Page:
Drama Queen 101, Lesson 2: Elitist Throwing Stones While Living in a Glass House
Greenwald's next problem: that Obama is fundraising, I suppose at all, but he focuses on a few Wall Street executives. Of course, it has the gratuitous jab at Bill Daley and Tim Geithner, despite the fact that, you know, Geithner has never worked on Wall Street. Oh, and Obama signed into law the most sweeping regulations of Wall Street since the Great Depression, and he did it over the loud and moneyed opposition of the financial industry. But it's interesting to note just what is bothering Professor Greenwald of Drama Queen 101:
While millions upon millions of Americans continue to suffer greatly under the country's ongoing economic woes without any end in sight, the Obama years have, indeed, been very, very good to this tiny constituency of wealth he's now eagerly courting.I left the three original links in the above quote, as they demonstrate Greenwald's beef. The first is a link to a story about high corporate profits. The reader is left with little idea about just what Mr. Greenwald wants to do about those, and how he plans on getting the Congress to do it. After all, it was Mr. Greenwald and his allies that poo-pooed the President's fiscal commission, which recommended eliminating all corporate tax loophole and raising the effective tax rate for the richest corporations and the richest tycoons (who mostly pay themselves with capital gains).
The second link that the Drama Queen 101 class is supposed to be piping mad about is, apparently the fact that the stock market has largely recovered from the rock bottom point of the great recession, which also means that 401Ks and individual retirement accounts have regained some or most of their lost value. But since it also means that people on Wall Street gained from it, apparently, we should just let your retirement accounts be damned, if it also increases wealth on Wall Street. This fits in nicely with the next link he shares, which is a Fox News article about last year's unemployment extensions-tax cut deal the President made with Republicans. Evidently, his point is that the unemployed be damned, and every working American (who got a 2% cut in their payroll taxes) be damned, and every middle class and poor American be damned, but you must continue being a drama queen about the extensions of the top rates. It of course also means that Greenwald is being a drama queen about the fact that the bottom income tax rate was prevented from going up to 15% from 10%, but pay no attention Professor Greenwald's clear and present elitism.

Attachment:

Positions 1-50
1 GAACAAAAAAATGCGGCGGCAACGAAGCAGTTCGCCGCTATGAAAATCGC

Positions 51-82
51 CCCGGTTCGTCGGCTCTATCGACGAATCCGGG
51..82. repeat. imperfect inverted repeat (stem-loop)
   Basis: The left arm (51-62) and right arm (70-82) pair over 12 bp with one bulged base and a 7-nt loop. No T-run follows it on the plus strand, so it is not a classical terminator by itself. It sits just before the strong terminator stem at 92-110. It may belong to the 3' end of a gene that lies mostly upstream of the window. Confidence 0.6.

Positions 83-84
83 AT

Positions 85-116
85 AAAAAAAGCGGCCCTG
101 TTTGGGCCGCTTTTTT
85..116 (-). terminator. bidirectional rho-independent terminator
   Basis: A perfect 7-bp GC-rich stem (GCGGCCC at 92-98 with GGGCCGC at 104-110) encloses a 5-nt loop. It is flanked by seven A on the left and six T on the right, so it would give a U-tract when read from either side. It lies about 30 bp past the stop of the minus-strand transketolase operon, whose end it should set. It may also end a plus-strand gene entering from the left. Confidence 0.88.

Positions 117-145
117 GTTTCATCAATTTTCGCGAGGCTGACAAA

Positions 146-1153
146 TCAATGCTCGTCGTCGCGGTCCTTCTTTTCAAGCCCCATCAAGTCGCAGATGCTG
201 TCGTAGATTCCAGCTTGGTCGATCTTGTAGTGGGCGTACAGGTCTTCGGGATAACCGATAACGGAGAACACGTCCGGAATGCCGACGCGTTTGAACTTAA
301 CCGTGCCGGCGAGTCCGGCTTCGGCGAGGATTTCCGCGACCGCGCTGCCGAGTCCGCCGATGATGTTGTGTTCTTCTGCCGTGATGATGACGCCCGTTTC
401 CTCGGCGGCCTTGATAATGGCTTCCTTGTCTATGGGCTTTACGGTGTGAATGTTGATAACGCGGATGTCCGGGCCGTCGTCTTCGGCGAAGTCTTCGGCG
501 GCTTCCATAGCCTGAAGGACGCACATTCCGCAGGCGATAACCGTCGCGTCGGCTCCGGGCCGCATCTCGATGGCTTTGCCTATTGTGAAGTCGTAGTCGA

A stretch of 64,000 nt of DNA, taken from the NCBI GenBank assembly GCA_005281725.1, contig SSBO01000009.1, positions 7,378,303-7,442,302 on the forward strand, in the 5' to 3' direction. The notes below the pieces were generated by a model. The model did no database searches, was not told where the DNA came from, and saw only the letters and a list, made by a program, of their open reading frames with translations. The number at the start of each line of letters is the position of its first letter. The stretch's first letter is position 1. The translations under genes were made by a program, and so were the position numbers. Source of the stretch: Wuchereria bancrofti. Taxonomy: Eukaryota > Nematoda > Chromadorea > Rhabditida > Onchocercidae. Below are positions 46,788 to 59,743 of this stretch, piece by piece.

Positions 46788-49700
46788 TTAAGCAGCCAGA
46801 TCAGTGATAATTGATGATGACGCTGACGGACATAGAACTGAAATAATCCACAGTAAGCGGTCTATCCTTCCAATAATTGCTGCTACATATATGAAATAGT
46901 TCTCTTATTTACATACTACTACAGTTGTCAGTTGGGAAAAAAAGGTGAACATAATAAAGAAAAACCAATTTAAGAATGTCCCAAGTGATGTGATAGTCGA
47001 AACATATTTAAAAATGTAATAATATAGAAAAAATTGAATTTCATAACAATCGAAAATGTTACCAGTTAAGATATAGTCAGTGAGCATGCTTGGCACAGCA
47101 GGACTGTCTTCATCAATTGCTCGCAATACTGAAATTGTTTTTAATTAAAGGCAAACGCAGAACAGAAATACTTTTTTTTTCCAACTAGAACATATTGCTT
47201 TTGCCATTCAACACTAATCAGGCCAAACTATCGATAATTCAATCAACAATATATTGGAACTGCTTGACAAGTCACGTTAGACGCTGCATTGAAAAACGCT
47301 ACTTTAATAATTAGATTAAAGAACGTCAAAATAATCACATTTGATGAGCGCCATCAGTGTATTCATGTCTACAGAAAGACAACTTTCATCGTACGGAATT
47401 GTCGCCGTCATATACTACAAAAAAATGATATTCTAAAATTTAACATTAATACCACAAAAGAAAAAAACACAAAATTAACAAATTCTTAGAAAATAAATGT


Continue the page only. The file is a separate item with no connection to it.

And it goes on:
By the way, I hear this "Accountability Now PAC" you cofounded spent more money on consultants than it raised, including a cool $24,000 for you. What's up with that, Glenn? You wanna tell us about your personal "fundraising" history? After all, your "Accountability Now PAC" and the other PAC of your cohort's (Jane Hamsher) seems to have been set up for her personal enrichment. Mind you, most of what Hamsher does to make money, we don't even know, because of private entities. Are you ever going to ask your pal Hamsher about her shady looks-like-a-scam-smells-like-a-scam fundraising practices. I bet you won't.
Oh, just for kicks, it just so happens that Greenwald's much hated FBI just helped convict of illegal profits three professionals of Greenwald's much-hated Wall Street under Greenwald's-much hated Obama administration. Hee.
That's all for Drama Queen 101 with Professor Glenn Greenwald for today, folks. Come back soon for more editions!